Listening to this is just, frankly, unbearably sad. Its the first album by the late Johann Johannsson, and now also the last, as it has just been remastered and released by German label Deutsche Grammophon, to celebrate the fifteenth anniversary of the albums original release, accompanied by a second disc of variations, curated by the composer himself shortly before his death. The music was always melancholy and fragile, as most of Johann’s work was, but listening to it now the album seems to carry a whole new poignancy and depth. It feels like it has become his own requiem, and the second disc just seems to intensify this feeling.
So we seem to have the beginning and end, here, of a tragically short-lived career. It should, of course, be a celebration of his genius and perhaps one day it will be, but at the moment it feels too close to his death for that to be so. The final track of the second disc, a reworking of Odi Et Amo, arranged by Johann for voice (performed by Theatre Of Voices) is just a little too heartbreaking for comfort. It feels as raw as funeral music. What a terrible loss to us his passing is, and how strange to think that his music has now a life all its own, to be listened to for years beyond his death. As a whole this two-disc package is a remarkable piece of work (the first disc really benefits from a thoughtful remastering)- Englabörn & Variations is genuinely worth anyone checking out to discover what was so special in his music.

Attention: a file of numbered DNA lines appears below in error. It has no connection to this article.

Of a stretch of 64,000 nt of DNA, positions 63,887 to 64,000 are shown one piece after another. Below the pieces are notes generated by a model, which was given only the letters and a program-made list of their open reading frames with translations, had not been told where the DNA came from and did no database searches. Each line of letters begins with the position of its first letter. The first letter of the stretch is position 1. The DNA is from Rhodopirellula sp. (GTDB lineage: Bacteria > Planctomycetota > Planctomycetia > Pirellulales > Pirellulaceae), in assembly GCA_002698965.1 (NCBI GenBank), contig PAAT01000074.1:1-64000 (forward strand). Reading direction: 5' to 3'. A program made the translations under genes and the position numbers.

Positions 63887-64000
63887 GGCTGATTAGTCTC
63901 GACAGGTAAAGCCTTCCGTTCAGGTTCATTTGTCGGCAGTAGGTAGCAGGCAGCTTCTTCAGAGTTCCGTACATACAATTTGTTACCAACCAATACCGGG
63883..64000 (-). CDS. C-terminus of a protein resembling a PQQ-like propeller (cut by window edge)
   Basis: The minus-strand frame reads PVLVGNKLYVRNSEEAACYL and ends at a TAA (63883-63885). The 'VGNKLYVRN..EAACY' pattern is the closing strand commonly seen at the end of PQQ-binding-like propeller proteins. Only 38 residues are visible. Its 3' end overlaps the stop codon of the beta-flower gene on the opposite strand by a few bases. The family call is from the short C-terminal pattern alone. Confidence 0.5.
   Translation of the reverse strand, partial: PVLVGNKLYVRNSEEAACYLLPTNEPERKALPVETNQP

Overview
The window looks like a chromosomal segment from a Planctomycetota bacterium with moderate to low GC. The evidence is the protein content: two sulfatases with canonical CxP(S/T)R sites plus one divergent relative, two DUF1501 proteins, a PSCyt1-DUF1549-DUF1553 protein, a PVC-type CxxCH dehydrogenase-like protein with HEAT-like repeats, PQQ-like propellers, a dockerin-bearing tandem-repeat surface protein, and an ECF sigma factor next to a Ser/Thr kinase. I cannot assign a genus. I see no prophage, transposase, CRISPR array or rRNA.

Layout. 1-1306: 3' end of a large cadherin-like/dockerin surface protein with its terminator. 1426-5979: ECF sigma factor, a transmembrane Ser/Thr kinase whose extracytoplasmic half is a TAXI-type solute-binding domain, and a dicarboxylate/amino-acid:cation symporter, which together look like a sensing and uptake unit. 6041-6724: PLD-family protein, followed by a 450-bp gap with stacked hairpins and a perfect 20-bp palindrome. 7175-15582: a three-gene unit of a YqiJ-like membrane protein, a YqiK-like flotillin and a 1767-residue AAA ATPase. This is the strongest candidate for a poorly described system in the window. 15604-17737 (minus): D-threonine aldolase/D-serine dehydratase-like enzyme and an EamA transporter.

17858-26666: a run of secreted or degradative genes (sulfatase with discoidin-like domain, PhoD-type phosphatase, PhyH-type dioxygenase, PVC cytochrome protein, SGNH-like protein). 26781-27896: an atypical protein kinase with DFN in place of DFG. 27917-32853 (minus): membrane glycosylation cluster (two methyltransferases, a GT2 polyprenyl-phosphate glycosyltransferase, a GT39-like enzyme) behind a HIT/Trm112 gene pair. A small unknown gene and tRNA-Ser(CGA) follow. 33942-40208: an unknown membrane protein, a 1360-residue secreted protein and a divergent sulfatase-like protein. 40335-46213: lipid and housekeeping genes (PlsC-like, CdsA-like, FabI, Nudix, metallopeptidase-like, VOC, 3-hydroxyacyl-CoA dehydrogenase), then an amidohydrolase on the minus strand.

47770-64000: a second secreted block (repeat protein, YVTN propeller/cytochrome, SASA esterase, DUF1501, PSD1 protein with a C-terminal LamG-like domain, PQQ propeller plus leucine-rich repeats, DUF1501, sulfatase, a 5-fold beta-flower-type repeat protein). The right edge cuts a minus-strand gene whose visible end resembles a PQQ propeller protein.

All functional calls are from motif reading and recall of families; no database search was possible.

I wonder if we will ever hear his abandoned score for Blade Runner 2049? I have no idea how far it had progressed, but as it was replaced fairly late in the post-production of the film I have to think it was almost complete. Perhaps, as director Denis Villeneuve contended, it didn’t really suit the film as it came together (and Johann, to his credit, didn’t seem to make anything like a public contention), but I will always be so very curious to perhaps one day hear it.
Maybe Villeneuve or the films producers will be able to one day set in motion circumstances to release the score once some distance has been gained from the films release date. I cannot imagine, after enough time has passed, that such a release could possibly harm the film or the score it eventually was given by Hans Zimmer and Benjamin Wallfisch.
Surely it would be such a shame, if it exists in some near-finished state, to languish in a vault somewhere. If nothing else, it would be fascinating to hear how Johann ‘saw ‘the film in his own eyes compared to what we have become so familiar with. Listening to Englabörn & Variations I am filled with such fantasies of what Johann would have created to be the films soundscape and beating heart.